The ‘90s Aussie Boy Bands Time Forgot

16 December 2021 | 12:11 pm | Stephen Green

The Music takes you back to the bedroom pinups you never knew still lurked in the recesses of your mind.

C’wise from top left: Indecent Obsession, Invertigo, Kulcha, CDB & Ilanda

C’wise from top left: Indecent Obsession, Invertigo, Kulcha, CDB & Ilanda (Compile)

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Everyone remembers Backstreet Boys and Take That, but the ‘90s weren't just a pop paradise for our international brothers. Australia had its share of boy bands, but unlike the superstars, our boy bands largely didn't go on to hold the same place in world music history. 

Just because the rest of the world didn't understand the brilliance of the Aussie boys, doesn't mean we don't hold them close to our teenage hearts. The Music takes you back to the bedroom pinups you never knew still lurked in the recesses of your mind.


Ok, so these guys have stood the test of time, but are known more for their great Motown shows and Vegas stardom than their humble beginnings as one of our most loved Westfield centrestage stalwarts. Before they went Vegas, the band had four successful records including platinum hits Wishes, He Don't Love You and their mega-hit with John Farnham, Every Time You Cry. But who can forget where it all started? About 1500 bad costume changes in Got It Goin On


Getting the jump on Human Nature was Kulcha, hitting in 1994. With Samoan and Maori heritage, the Sydney act had a run of hits from their first album, with Shaka Jam nominated for highest-selling single at the ARIA Awards. Their second album in 1997 was less successful and the band went their own way soon after its release.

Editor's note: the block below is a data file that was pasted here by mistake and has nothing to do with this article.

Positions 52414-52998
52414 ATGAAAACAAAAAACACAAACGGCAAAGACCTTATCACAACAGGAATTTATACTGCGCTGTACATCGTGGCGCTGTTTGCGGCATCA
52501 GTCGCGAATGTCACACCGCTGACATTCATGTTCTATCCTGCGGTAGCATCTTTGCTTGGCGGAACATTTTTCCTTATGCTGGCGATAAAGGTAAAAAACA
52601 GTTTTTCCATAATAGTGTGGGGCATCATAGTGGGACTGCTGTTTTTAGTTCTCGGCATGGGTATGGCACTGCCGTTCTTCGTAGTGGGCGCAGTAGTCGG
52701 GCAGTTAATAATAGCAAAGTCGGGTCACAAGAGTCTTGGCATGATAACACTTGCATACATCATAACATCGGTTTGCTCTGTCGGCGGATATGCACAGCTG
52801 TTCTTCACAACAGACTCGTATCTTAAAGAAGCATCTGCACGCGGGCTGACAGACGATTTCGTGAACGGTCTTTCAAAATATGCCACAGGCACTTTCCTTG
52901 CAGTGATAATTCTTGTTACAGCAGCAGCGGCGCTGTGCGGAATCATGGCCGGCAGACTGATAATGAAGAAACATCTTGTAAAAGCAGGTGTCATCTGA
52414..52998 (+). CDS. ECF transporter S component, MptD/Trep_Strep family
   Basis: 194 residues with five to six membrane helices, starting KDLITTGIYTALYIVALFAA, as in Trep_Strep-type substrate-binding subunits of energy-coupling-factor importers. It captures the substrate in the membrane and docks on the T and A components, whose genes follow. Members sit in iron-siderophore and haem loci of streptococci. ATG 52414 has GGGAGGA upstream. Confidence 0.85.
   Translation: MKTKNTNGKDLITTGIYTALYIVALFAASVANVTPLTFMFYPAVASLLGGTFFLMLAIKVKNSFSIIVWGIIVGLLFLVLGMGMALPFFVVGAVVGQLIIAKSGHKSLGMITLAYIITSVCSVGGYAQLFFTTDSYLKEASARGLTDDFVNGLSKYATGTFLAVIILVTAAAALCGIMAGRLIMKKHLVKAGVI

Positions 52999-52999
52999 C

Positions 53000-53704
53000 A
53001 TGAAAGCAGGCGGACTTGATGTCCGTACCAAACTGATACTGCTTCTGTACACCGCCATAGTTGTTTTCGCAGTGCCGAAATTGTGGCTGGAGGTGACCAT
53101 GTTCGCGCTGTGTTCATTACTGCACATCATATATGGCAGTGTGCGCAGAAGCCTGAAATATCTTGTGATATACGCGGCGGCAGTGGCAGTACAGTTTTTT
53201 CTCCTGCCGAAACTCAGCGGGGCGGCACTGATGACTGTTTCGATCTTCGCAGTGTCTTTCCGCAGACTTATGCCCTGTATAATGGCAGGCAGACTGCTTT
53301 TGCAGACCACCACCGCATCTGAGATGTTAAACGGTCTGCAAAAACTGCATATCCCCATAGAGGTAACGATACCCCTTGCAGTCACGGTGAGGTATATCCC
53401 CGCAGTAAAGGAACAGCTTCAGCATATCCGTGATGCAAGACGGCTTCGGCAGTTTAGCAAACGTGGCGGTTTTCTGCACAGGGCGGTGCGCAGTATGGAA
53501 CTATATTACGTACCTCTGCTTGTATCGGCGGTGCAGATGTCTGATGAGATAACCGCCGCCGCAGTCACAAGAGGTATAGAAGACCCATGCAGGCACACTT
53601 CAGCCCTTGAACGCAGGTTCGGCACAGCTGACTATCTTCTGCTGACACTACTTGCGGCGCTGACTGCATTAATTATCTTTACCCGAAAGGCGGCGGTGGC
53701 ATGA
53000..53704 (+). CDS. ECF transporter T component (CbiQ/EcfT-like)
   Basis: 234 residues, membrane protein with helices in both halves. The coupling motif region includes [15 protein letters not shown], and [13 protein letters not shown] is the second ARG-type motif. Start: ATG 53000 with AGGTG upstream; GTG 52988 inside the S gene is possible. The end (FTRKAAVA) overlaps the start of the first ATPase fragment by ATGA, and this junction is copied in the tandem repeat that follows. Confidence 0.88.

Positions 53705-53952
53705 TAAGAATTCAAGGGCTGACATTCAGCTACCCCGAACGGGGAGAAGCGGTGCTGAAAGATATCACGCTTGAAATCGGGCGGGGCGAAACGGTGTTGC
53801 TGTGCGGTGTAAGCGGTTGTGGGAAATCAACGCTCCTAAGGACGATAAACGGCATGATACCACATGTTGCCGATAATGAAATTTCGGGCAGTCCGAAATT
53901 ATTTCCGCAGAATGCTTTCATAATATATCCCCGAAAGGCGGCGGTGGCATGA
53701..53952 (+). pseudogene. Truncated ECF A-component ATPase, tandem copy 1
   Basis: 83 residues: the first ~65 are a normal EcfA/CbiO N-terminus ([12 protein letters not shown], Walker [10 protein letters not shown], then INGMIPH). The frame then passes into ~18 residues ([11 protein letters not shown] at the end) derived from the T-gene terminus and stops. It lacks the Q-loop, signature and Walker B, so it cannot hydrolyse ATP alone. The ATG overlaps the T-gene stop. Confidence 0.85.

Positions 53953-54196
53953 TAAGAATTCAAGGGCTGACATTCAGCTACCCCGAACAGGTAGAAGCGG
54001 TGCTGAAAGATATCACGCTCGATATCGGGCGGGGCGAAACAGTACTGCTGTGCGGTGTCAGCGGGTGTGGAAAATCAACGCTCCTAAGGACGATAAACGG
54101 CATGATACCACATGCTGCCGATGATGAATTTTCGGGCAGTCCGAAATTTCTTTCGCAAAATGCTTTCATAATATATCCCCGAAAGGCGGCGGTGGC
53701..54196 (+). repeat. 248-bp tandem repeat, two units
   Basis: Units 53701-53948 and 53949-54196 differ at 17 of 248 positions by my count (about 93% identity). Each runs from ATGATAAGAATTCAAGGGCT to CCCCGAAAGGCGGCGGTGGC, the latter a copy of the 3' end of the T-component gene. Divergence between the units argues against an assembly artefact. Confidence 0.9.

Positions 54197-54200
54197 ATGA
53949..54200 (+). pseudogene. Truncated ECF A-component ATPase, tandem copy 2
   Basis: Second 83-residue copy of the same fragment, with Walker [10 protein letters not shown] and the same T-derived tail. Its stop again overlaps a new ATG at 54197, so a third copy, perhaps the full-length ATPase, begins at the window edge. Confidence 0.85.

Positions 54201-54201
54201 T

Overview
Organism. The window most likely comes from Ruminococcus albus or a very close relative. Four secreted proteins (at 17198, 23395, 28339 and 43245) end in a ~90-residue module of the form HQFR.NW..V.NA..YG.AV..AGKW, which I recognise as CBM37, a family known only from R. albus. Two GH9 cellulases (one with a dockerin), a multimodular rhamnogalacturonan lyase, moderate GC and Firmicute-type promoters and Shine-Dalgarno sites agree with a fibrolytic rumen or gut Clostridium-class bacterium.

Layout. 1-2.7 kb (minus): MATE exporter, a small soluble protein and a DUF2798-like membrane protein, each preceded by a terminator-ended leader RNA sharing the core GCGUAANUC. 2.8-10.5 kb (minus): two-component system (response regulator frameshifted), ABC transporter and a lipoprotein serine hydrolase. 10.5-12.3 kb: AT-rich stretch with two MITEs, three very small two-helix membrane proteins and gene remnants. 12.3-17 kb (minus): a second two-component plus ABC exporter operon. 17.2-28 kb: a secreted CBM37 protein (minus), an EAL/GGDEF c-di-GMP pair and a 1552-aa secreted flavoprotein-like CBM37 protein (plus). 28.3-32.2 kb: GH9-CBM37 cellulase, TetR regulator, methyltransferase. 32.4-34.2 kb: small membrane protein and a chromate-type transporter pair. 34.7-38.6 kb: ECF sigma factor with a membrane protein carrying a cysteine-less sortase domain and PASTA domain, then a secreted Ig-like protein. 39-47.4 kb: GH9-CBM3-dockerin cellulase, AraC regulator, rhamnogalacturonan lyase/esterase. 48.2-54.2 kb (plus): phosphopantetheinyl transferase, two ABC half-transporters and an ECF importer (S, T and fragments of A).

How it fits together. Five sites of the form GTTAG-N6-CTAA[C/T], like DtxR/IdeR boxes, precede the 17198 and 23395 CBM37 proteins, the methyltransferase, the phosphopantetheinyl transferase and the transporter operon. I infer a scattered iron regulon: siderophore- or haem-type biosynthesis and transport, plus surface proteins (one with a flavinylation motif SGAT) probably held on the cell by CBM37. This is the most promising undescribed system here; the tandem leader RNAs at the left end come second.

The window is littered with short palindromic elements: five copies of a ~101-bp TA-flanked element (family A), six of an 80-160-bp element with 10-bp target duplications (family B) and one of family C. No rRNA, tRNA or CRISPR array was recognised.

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As the ‘90s dawned there was no bigger Aussie boy band than Indecent Obsession. Featuring heartthrobs David Dixon and Michael Szumowski, the band were the first act signed to Molly Meldrum's Melodian Records. Scoring back-to-back top 20 hits in 1989 with Say Goodbye and Tell Me Something, the band had massive success in South Africa and Europe with their second album Indio which strangely underperformed here at home. Singer Dixon went on to leave the band and star in Joseph And The Amazing Technicolor Dreamcoat and Home & Away while keytar extraordinaire Szumowski went on to be a successful songwriter and producer, creating the first Bardot album, including their #1 hit Poison. But for ‘90s kids, you can't go past Kiss Me